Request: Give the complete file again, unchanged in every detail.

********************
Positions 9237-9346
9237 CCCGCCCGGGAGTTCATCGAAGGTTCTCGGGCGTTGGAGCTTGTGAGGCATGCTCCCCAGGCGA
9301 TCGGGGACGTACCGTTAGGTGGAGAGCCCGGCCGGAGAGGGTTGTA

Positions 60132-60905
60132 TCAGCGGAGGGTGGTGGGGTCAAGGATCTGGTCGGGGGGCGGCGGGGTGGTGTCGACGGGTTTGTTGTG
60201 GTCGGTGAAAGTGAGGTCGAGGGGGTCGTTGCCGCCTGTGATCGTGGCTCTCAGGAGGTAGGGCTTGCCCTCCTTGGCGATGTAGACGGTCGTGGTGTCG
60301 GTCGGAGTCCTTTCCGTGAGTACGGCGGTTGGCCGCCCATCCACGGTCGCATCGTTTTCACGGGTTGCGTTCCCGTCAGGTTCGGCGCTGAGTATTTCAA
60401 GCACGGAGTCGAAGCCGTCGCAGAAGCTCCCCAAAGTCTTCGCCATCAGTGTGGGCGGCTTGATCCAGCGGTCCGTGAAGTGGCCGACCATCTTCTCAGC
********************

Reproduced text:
Positions 9237-9346
9237 CCCGCCCGGGAGTTCATCGAAGGTTCTCGGGCGTTGGAGCTTGTGAGGCATGCTCCCCAGGCGA
9301 TCGGGGACGTACCGTTAGGTGGAGAGCCCGGCCGGAGAGGGTTGTA

Positions 60132-60905
60132 TCAGCGGAGGGTGGTGGGGTCAAGGATCTGGTCGGGGGGCGGCGGGGTGGTGTCGACGGGTTTGTTGTG
60201 GTCGGTGAAAGTGAGGTCGAGGGGGTCGTTGCCGCCTGTGATCGTGGCTCTCAGGAGGTAGGGCTTGCCCTCCTTGGCGATGTAGACGGTCGTGGTGTCG
60301 GTCGGAGTCCTTTCCGTGAGTACGGCGGTTGGCCGCCCATCCACGGTCGCATCGTTTTCACGGGTTGCGTTCCCGTCAGGTTCGGCGCTGAGTATTTCAA
60401 GCACGGAGTCGAAGCCGTCGCAGAAGCTCCCCAAAGTCTTCGCCATCAGTGTGGGCGGCTTGATCCAGCGGTCCGTGAAGTGGCCGACCATCTTCTCAGC